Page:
`That's a route, not a solution - not even an alternative....'
`Yes, the route is the alternative. I put it this way.... Come to think why this disease spreads. The time this word corruption came in existence was probably when God created the world. That is the story of Adam and eve - and Satan, who coaxed Eve to eat the Apple. This was the start of corruption. It was started by Satan, the rival of God. It always flourished thereafter, though in a checked form. It has reached its astronomical dimensions in the present period of human civilisation. The quck spread of this disease can safely be attributed to an individualised personality and the lack of self restraint laid down in the books of all religions. Instead, curelties are committed in the name of religion. A person of moral character, whose neighbour, relation or associate is corrupt, slowly but surely comes under the bad influence of the latter. Initially, he criticizes the corrupt person but over a time he himself becomes one. He thinks, if others can indulge in corruption with pride, why can't he? He finds no satisfactory answer to this and, without hesitation, takes a plunge into the morass of this flourishing social evil; adding yet more to its number. This is what then, I think has caused the spread - to take a menacing form.'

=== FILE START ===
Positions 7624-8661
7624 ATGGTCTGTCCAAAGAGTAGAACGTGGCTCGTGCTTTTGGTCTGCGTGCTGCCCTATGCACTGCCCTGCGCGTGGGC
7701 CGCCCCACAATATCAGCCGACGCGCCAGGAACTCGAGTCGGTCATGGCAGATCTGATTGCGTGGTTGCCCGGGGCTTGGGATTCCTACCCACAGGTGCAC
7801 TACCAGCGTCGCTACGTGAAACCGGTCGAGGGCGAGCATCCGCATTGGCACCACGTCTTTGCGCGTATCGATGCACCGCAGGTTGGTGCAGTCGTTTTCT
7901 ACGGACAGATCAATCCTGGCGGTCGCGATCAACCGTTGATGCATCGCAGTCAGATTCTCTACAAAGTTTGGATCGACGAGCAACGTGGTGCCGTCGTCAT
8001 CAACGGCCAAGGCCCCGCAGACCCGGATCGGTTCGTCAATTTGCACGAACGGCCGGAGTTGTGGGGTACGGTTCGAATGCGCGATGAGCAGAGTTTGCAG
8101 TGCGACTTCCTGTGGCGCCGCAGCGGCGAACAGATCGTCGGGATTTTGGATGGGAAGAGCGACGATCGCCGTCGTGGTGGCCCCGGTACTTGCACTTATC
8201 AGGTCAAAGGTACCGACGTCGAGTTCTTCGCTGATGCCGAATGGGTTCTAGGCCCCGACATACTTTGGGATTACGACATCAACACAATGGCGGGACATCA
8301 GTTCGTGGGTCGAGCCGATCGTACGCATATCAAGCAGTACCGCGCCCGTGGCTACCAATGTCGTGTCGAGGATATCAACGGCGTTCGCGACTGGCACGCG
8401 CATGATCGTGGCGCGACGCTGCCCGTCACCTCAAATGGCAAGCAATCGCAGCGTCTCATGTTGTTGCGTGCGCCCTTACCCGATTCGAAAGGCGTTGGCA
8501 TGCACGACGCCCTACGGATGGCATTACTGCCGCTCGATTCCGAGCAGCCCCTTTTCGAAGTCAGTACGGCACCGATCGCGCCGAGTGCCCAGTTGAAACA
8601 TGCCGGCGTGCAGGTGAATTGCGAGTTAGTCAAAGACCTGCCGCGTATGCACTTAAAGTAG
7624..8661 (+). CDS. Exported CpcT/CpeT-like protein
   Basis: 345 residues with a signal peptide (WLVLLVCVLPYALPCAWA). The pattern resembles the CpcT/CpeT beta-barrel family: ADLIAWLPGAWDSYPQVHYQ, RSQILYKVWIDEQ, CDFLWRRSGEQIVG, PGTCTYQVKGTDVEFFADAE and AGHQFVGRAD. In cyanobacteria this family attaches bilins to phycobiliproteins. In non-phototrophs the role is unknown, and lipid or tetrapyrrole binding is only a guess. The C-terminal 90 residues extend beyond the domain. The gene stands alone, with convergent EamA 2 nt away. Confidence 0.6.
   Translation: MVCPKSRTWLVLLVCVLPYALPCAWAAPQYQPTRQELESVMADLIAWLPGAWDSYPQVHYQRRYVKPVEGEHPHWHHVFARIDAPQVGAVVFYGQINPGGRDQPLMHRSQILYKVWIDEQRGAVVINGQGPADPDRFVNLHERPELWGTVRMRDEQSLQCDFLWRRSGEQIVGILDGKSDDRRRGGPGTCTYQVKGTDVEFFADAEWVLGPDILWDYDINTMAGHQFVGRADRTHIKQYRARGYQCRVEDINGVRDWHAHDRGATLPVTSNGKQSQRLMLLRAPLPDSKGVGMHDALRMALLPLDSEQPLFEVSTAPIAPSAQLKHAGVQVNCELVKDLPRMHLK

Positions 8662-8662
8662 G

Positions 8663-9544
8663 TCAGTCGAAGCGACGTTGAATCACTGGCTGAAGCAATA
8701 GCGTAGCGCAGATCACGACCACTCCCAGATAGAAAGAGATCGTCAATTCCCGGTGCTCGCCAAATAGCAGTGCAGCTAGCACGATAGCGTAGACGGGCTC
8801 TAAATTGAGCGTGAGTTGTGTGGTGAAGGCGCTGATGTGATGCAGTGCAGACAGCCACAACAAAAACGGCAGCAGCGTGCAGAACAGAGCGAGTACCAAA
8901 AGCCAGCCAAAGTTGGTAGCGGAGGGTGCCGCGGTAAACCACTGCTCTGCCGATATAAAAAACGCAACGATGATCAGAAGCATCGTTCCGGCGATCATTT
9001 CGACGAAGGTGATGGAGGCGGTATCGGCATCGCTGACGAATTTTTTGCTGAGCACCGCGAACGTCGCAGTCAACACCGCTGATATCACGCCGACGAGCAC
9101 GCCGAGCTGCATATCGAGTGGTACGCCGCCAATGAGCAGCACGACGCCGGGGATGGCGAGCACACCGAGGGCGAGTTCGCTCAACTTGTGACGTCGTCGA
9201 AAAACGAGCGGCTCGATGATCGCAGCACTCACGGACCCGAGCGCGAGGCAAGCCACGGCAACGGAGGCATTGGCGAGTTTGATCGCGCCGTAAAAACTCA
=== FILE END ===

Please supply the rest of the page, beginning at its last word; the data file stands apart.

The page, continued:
`But this is the cause not a solution,... and, by the way, may be one of the many causes like socio-economic, ethical, ethnic and educational background of a person.'
`No sir, it is not. I think the cause I suggested is the main cause. The others are only secondary. However, while those are clearly apparent the main cause remains hidden.'
`Then what about...'
`The alternatives. Well it is simple. Don't bother what others do. See only about yourself. Decide firmly to follow a straight path, unmindful of others. Don't question why they are treading wrong path - instead question why should I do immoral things but, mind you, such a person will encounter many obstacles. Once you are determined, you have eradicated half the corruption. If everyone starts thinking this way, we have found a way out.'
`But who'll think that way?' Asked major Tandon.